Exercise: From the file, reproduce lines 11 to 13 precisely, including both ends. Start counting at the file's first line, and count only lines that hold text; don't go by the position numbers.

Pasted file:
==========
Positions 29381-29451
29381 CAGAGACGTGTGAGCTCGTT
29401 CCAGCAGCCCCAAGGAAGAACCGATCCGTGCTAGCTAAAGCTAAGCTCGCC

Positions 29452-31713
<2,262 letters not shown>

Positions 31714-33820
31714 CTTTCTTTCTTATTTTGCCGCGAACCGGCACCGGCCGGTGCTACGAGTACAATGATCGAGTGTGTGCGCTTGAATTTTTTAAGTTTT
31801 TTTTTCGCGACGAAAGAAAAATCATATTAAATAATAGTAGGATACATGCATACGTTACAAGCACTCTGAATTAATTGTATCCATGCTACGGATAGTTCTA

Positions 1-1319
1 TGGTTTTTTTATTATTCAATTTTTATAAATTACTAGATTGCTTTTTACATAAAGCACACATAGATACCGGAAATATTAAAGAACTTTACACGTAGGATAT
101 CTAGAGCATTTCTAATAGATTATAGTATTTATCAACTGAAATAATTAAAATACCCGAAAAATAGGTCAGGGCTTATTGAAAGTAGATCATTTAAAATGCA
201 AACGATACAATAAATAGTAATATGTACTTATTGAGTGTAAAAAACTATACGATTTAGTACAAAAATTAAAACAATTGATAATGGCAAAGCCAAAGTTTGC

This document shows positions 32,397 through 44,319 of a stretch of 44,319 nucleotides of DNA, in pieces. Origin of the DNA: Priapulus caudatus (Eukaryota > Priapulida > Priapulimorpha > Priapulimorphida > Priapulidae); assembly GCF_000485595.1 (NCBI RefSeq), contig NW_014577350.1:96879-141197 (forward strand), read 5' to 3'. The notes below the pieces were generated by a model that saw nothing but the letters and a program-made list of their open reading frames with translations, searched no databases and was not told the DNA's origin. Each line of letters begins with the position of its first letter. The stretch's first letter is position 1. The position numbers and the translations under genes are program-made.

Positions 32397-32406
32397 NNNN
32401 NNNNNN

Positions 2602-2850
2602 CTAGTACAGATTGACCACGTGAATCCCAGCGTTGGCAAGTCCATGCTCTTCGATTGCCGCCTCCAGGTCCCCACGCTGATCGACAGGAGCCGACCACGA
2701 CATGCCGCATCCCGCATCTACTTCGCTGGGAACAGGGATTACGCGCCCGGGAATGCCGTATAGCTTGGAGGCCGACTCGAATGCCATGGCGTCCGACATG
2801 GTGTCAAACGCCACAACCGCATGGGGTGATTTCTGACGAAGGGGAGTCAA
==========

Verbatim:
101 CTAGAGCATTTCTAATAGATTATAGTATTTATCAACTGAAATAATTAAAATACCCGAAAAATAGGTCAGGGCTTATTGAAAGTAGATCATTTAAAATGCA
201 AACGATACAATAAATAGTAATATGTACTTATTGAGTGTAAAAAACTATACGATTTAGTACAAAAATTAAAACAATTGATAATGGCAAAGCCAAAGTTTGC

This document shows positions 32,397 through 44,319 of a stretch of 44,319 nucleotides of DNA, in pieces. Origin of the DNA: Priapulus caudatus (Eukaryota > Priapulida > Priapulimorpha > Priapulimorphida > Priapulidae); assembly GCF_000485595.1 (NCBI RefSeq), contig NW_014577350.1:96879-141197 (forward strand), read 5' to 3'. The notes below the pieces were generated by a model that saw nothing but the letters and a program-made list of their open reading frames with translations, searched no databases and was not told the DNA's origin. Each line of letters begins with the position of its first letter. The stretch's first letter is position 1. The position numbers and the translations under genes are program-made.